How Assassin’s Creed Valhalla Falls Short In Replay Value

Overall, Assassin’s Creed Valhalla has been received pretty well by fans, scoring an 80% on Metacritic and an 8/10 on IGN. While there is tons of great content and gameplay in Valhalla, it falls a bit short when it comes to replay value.

There has been a long-standing debate about whether Ubisoft made the right move in reducing the number of side quests in Valhalla and changing the structure of the quests altogether. While Assassin’s Creed Odyssey had side quests that were rich with side-story content, Valhalla has almost entirely eliminated this and replaced them instead with random encounters. In Valhalla, there isn’t really an opportunity to pause the main story and “take a break” with side content. You will come across random people who have small tasks for you to do, and then you go on your way. The debate on if this hurts or enhances the game in general is a separate issue, but how does this impact replayability of Valhalla?

Games that have a whole host of side quests and the additional content that goes along with them offer strong replay value. Considering players usually do not cover every single side story on their first play-through, they have the comfort of knowing they can replay the game and focus on content that they missed the first time, (especially if you’re like me and tend to burn through the main story on the first playthrough).

But in Assassin’s Creed Valhalla, random encounters don’t provide you with that motivation. Helping a farmer get rid of his rat problem does not make for a Valhalla replay, for example. Random encounters might give the world a more immersive and realistic feel than your average side-quest material, but they do little for replay value.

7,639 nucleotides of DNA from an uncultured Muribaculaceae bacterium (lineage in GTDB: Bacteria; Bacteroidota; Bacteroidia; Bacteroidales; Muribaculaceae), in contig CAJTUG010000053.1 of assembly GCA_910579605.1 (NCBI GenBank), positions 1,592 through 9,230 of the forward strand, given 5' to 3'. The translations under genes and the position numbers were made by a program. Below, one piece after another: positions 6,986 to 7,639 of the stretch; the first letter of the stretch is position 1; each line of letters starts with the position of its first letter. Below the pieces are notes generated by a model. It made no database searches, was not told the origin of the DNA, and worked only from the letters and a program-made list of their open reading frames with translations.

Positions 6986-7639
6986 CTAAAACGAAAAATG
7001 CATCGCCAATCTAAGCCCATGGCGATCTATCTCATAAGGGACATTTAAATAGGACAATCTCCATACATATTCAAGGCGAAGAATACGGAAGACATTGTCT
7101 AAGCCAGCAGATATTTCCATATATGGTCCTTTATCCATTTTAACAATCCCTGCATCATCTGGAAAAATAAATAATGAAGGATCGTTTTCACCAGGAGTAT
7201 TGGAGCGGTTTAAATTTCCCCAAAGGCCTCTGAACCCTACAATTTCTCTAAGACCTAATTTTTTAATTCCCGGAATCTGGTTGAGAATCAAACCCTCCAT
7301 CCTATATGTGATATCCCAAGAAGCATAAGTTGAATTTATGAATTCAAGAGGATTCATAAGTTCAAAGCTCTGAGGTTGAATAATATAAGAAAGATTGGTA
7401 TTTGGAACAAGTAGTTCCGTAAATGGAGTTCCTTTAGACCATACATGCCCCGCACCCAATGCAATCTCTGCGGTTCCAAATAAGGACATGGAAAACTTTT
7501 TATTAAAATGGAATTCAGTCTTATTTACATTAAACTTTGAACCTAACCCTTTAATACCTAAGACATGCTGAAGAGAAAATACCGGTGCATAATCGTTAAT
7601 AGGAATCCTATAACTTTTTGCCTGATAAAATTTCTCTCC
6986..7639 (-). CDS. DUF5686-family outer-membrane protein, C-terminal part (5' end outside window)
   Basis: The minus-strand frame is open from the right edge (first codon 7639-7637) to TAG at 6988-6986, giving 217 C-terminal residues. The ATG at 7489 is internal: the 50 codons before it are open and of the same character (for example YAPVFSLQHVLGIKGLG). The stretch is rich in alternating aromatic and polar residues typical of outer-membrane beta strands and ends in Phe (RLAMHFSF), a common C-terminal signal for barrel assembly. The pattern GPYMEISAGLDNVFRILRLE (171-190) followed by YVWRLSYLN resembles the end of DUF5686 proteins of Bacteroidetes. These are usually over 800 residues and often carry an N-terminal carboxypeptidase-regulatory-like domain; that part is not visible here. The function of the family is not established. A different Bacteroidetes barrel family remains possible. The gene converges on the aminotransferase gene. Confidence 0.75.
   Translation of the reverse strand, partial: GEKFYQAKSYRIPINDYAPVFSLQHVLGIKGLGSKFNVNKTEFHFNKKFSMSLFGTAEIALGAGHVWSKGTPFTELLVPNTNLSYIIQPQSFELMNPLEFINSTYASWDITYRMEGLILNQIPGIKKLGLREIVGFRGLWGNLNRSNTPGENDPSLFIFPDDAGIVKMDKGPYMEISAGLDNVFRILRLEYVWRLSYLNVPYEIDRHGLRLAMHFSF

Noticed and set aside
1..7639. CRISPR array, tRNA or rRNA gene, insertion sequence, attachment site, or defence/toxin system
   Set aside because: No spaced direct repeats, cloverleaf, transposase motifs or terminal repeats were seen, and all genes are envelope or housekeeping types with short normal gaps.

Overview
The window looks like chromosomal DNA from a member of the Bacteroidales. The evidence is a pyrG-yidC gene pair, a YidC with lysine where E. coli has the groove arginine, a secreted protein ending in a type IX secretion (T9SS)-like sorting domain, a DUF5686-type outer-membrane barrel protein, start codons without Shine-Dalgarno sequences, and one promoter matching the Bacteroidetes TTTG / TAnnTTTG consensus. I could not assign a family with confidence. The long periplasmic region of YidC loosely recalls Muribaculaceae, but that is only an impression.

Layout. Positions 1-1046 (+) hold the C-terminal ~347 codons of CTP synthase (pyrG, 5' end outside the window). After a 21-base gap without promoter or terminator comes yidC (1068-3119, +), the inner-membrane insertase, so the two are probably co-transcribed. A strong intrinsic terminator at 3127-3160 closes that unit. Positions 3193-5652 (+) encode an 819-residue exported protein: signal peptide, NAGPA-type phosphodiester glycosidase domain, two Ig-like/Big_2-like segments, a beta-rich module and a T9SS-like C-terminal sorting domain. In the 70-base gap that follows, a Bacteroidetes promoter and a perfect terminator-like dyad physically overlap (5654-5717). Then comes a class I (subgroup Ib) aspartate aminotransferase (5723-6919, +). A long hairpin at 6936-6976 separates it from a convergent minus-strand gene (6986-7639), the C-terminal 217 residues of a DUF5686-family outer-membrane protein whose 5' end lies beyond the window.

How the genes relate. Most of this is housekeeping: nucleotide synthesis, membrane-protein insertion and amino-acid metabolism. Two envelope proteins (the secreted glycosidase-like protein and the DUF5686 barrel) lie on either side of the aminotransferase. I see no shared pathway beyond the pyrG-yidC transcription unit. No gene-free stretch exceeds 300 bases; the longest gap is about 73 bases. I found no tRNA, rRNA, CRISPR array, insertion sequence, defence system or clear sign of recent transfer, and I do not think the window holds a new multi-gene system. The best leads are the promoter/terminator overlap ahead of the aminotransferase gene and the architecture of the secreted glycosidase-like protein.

But more than that—and in my opinion the bigger issue—is the way that the player can reset the skill tree whenever they desire, and they can do it for free. This is complicated because that aspect standing on its own sounds mostly appealing. At first thought, it seems like nothing but a positive to not be locked into one mode of playing, based on where you dumped your skill points.

Is this actually better? While many players want the freedom to not be locked into their choices, this also draws away from the strategy of the game. Crafting a certain build definitely means more if you must commit to the warrior that you’re building. If you can redistribute your skills on a whim, it can take away from investing in any given build.

This is what leads to another problem when it comes to the replayability of Valhalla. One of the greatest motivating factors to replay a game comes from the desire to do a different build the next time around. For example, in Skyrim, I’ve replayed the game as a mage, an assassin, and a warrior. Considering that as you level up, it takes longer and longer to unlock more perks to distribute into the skill trees, you can’t exactly switch up your build after many hours of the game.

Considering that skills can be relocated in Valhalla, what is the point of playing the game again to use a different build? Even if you’re strict with yourself, and you purposely don’t shift around any of your skills, the simple knowledge that you could do so whenever you wanted to takes away from the motivation to start over.

A game is not just measured by its replay value though. Assassin’s Creed Valhalla brings plenty of great content and gameplay to the table. In fact, if the game is lengthy and involved enough, there is nothing that says it even needs to be replayable. But perhaps the next Assassin’s Creed game can prove to be as great as Valhalla, yet still manage to add higher replay value.

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